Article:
Continuous reading charts help simulate the real-world reading needs of patients with low vision.

Rehabilitation/Team Management

Integrating low vision into your practice requires more than just your expertise—a team approach is key for patients with low vision. To be successful in providing low vision care, become familiar with the available resources in your community. Each state has resources for those who are legally blind, and, often, these services extend to those with vision impairment as well. Either the department of education or the department of disability usually runs these services. 

You must also be prepared to refer patients for low vision occupational therapy as needed. In order to see a patient, an occupational therapist requires a written referral from you. Many occupational therapists have forms that include the covered diagnosis codes as well as any other information essential to their evaluation. You will also sign off on the plan of care as well as the progress notes as the patient continues through their rehabilitation. Whether the occupational therapist works with the patient in the home or in the clinic, they can address activities of daily living the patient struggles with most. Occupational therapists may work in conjunction with speech and language pathologists and physical therapists to provide comprehensive care to the patient with low vision. Occupational therapists can assist with developing strategies to reinforce new learning, home modifications and problem solving. These skills help patients remain independent, even as their visual condition changes. This team approach to care ensures your patient’s needs are being met on all fronts. 

Billing and Coding

Billing for low vision exams is less complicated than you think. Because all low vision patients enter with a medical diagnosis, you will most likely use the patient’s medical insurance and will bill with an E/M code for the visit. The low vision visit is typically not billed on medical complexity but instead is based on the face-to-face time spent with the patient.10 Medicare provides guidelines for visits during which you spend extended time on education and counseling. To be compliant with this type of billing, document the amount of time spent with the patient and what percentage of the time was spent on education, counseling and coordination of care. These codes are used most frequently when the face-to-face time component is greater than 50% of the exam. It is also important to educate the patient that the refraction is not a covered service in a medical visit, even though it’s part of the low vision exam. Low vision refraction fees vary by practice but are often more than the standard refraction given the extra time and complexity. Do not include the refraction in the face-to-face time, since you will bill that portion of the exam separately.

Some insurances are beginning to provide coverage for low vision aids, particularly when patients have vision plans. It is important to discuss this possibility with patients and help them understand, for insurance purposes, the difference between standard spectacles and visual assistive equipment.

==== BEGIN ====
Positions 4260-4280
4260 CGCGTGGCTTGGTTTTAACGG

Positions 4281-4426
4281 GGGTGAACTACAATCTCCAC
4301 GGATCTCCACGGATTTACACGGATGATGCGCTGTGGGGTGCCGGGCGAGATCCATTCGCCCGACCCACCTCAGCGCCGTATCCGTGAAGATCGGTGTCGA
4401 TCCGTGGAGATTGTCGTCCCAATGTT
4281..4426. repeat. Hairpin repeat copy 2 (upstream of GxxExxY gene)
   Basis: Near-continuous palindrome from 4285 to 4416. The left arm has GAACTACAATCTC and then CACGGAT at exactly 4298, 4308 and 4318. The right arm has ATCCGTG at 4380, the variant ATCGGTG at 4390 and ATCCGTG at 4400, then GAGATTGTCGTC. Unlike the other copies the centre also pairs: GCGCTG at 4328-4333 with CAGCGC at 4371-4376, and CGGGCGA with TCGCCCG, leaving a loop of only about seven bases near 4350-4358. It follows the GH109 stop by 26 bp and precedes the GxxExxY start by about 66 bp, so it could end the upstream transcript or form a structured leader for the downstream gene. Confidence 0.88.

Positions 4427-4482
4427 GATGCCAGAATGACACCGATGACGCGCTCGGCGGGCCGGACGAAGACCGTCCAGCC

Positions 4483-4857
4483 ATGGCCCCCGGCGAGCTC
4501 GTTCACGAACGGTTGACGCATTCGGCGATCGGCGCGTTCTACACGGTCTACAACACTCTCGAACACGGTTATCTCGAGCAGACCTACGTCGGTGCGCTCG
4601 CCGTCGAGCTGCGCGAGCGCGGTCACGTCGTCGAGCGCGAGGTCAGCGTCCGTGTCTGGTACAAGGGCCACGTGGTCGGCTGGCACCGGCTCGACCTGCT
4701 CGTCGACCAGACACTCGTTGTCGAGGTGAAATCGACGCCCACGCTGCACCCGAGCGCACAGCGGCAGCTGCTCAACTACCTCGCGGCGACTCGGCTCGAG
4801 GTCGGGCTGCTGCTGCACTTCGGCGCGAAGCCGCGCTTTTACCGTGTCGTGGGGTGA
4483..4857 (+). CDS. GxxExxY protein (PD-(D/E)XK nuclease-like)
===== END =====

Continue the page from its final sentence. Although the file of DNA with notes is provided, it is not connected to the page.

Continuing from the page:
Staff Training

Having a well-trained staff is the key to any successful practice, and a low vision practice is no different. Staff responsibilities will shift, and everyone has to be prepared to answer a whole new battery of questions. Here are some tips to ensure your staff is ready to take on the challenges associated with low vision patients: 

Technician training:
Ask patients about their functional vision.

Ask how patients are coping with a diagnosis.

Assist with setting patient expectations regarding the low vision exam.

Front desk training:
Schedule low vision when the patient is referred to retina/glaucoma/cornea specialist for a chronic ocular disease. 

Educate the patient on the phone that the doctor will be spending extra time looking at functional vision.

Educate the patient that the doctor is going to do a very different exam than the standard eye exam, which is why the appointment needs to be on a specific day/time.

Optical training:
Be prepared to answer questions about replacing magnifier batteries.

Have a full selection of tints available and schedule time to work through these options with the patient.

Become familiar with Fresnel lenses and working distances of high adds. 

Prepare for the possibility that some patients may not be 20/20 when they pick up their new glasses.

Although all optometrists have the training to provide low vision care, not everyone decides to become a low vision specialist. Integrating some components of low vision into your practice can help with patient satisfaction and will allow for an easier transition to more advanced low vision care as the patient’s disease progresses. Patients are very appreciative when you take the time to provide the detailed trial frame refraction, can provide information about apps/assistive technology and can refer the patient for home safety assessments. Take advantage of the resources in your community, get to know local low vision specialists for the more complex patients and increase patient satisfaction.

Dr. Malkin is an assistant professor of optometry at the New England College of Optometry (NECO). She is a graduate of Emory University and completed her optometry training at NECO, where she graduated salutatorian. She completed her residency at the Northport VA Hospital with a focus in primary care optometry, low vision rehabilitation and vision therapy. Dr. Malkin completed the Lions Vision Rehabilitation Fellowship at Johns Hopkins in 2010. She is particularly interested in clinical research, including outcome measures and improved access to low vision care. She has published numerous peer-reviewed manuscripts in low vision rehabilitation and clinical outcomes and has lectured throughout the United States and internationally on a variety of topics including patient outcomes and technology in low vision.